Students who shrouded Jefferson statue were 'desecrating' sacred ground, UV president says

The University of Virginia’s president had harsh words for the students who wrapped the Thomas Jefferson monument in a black shroud and plastered it with “Black Lives Matter” signs on Tuesday.

In an email sent on Wednesday to alumni and friends of the college, Teresa Sullivan said the student protesters were “desecrating ground that many of us consider sacred.”

“I strongly disagree with the protesters’ decision to cover the Jefferson statue. I also recognize the rights of those present at the protest to express their emotions and opinions regarding the recent horrific events that occurred on our grounds and in Charlottesville,” Sullivan said in a statement posted online.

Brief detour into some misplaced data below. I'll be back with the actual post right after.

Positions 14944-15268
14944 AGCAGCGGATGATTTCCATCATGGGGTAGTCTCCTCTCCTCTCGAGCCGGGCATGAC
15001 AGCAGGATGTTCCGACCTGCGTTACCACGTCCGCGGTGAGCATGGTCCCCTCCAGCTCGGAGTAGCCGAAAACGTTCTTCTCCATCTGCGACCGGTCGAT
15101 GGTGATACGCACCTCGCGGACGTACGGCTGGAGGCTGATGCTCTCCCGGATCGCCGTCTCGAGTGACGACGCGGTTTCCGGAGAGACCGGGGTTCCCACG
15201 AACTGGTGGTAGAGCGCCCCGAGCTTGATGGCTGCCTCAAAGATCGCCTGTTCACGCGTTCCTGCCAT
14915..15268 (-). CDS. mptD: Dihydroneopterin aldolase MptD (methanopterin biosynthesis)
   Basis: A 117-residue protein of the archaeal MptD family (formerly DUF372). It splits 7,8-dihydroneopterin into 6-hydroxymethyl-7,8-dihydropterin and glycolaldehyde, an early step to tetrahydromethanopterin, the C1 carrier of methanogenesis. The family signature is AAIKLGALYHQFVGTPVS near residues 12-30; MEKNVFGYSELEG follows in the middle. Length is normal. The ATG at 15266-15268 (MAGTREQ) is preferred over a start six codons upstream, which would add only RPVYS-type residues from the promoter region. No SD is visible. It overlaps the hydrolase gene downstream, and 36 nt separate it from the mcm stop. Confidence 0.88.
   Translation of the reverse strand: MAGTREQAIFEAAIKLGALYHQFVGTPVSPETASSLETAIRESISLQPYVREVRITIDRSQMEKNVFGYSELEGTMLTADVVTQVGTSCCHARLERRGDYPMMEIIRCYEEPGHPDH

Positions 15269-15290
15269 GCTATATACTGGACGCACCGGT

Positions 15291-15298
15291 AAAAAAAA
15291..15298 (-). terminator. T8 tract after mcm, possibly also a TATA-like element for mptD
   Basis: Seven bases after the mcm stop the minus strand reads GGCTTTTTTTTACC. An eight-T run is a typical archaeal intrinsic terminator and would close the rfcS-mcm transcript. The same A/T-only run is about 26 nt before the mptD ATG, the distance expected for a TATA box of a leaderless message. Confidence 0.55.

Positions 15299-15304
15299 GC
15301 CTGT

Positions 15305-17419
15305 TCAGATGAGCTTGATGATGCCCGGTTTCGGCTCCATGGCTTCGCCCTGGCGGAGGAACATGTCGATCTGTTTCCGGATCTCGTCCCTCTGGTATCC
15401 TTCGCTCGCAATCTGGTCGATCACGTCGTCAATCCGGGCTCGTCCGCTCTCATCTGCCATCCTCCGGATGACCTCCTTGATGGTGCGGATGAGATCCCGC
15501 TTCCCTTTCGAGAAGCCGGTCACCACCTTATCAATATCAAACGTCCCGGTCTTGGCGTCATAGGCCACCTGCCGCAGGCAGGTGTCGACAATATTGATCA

As Fox News previously reported, several dozen students showed up to the protest and some people climbed atop the monument and hoisted signs calling Jefferson, a founder of the university and a Founding Father, a "racist" and "rapist." Students also reportedly chanted "No Trump, No KKK, no racist U-V-A.”


Sullivan noted Jefferson’s championing of religious freedom and his authoring of the Declaration of Independence.

“In its early days, the University of Virginia was dependent upon the institution of slavery. Enslaved people not only built its buildings, but also served in a wide variety of capacities for UVA’s first 50 years of existence. After gaining freedom, African Americans continued to work for the university, but they were not allowed to enroll as students until the mid-twentieth century.”

The large public research university was founded in 1819 and was designated by UNESCO as America's first and only collegiate world heritage site.